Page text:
The Acid Flashback Revealed

By Dirk Hanson 04/18/11


"Acid flashbacks" may have a lot in common with Post-Traumatic Stress Disorder, scientists recently discovered. But the remedy may be as simple as buying a pair of sunglasses.

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A simple pair of sunglasses may be all that’s needed to ward off the rare but disconcerting phenomenon generally referred to as an acid flashback. “Hallucinogen persisting perception disorder” or HPPD, is defined as the re-experiencing of visual symptoms first experienced under the influence of a hallucinogen, in a way that causes anxiety and distress. This includes such symptoms as geometric hallucinations, false perceptions of movement, flashes of color, intensified colors, tracer-like trails, after images, and halos around objects. Other drugs like Ecstasy sometimes produce the effect as well.

It's clear to researchers John Halpern and Harrison Pope, Jr. that flashbacks have something in common with another disorder we know mostly by its acronym—PTSD, or post-traumatic stress disorder. For one thing, they both occur weeks or months after the original experience. In an article for Drug and Alcohol Dependence, Halpern and Pope note that in the case of LSD, the classic “bad trip” may qualify as a traumatic incident capable of igniting PTSD-like symptoms. Curiously, the authors found that “individuals administered LSD in therapeutic or research settings are far less likely to develop hallucinogen persisting perception disorder than individuals using LSD illicitly.” The best medicine? “Reassurance,” says Halpern. The symptoms typically resolve without treatment within a few months.  However, people suffering flashbacks sometimes find that bright light intensifies the symptoms. “Sunglasses definitely are helpful,” says Halpern.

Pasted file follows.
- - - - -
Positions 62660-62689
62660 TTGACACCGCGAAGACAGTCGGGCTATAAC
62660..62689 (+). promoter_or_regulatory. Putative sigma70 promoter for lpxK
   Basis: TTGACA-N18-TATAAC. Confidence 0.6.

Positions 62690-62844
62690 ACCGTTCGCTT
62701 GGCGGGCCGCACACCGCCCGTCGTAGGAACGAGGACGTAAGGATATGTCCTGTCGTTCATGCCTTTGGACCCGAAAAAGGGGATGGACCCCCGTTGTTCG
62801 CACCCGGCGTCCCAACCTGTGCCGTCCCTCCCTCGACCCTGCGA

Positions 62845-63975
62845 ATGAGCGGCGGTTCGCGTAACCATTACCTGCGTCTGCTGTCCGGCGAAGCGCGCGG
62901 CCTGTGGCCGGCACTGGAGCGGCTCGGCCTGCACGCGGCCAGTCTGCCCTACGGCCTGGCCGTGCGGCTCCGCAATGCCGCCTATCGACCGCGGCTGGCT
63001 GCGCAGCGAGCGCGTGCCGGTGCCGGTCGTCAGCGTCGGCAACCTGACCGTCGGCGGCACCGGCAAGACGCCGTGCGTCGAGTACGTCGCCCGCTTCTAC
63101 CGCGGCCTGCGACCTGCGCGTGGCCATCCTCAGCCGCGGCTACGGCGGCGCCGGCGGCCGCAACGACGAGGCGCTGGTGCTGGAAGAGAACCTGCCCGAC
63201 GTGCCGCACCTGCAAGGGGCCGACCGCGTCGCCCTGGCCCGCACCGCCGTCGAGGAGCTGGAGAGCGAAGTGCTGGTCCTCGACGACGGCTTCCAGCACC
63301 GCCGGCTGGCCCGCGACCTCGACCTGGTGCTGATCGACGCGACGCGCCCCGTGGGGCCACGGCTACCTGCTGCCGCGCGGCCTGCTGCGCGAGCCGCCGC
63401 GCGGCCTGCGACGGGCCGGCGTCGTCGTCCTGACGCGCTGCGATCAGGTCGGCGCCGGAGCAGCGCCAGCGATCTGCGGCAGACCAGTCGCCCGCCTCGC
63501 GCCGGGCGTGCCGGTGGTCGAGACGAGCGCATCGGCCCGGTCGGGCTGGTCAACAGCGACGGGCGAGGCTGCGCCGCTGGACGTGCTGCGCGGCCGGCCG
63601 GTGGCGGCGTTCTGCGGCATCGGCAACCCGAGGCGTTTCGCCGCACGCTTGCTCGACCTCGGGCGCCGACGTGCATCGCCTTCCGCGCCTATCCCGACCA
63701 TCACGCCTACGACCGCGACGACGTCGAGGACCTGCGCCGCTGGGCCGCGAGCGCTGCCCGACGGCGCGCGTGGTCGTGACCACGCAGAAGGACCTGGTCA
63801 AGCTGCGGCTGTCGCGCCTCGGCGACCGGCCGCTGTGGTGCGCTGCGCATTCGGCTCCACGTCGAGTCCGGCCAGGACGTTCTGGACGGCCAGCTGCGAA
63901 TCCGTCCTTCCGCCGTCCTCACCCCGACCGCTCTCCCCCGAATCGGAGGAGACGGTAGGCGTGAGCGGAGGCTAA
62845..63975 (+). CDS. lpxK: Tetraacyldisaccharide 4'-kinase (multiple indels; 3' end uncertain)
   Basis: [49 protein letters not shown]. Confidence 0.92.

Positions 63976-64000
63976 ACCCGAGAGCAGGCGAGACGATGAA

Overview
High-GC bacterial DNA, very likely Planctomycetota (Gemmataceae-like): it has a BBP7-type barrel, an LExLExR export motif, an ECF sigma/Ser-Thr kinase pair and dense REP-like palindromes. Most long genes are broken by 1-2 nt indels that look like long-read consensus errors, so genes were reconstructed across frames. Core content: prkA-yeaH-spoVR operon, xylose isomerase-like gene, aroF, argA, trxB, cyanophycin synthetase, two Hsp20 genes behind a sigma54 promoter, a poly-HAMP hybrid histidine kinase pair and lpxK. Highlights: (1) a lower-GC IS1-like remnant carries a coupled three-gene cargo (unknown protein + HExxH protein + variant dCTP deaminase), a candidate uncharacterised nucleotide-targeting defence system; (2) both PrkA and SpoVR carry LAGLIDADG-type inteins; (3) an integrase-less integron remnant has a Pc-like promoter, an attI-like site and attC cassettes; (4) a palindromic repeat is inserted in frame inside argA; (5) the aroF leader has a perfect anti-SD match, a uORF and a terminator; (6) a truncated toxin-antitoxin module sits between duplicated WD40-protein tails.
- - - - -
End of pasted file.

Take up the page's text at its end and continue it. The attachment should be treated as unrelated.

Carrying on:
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Dirk Hanson, MA, is a freelance science writer and the author of The Chemical Carousel: What Science Tells Us About Beating Addiction. He is also the author of The New Alchemists: Silicon Valley and the Microelectronics Revolution. He has worked as a business and science reporter for numerous magazines and trade publications including Wired, Scientific American, The Dana Foundation and more. He currently edits the Addiction Inbox blog. Email: [email protected]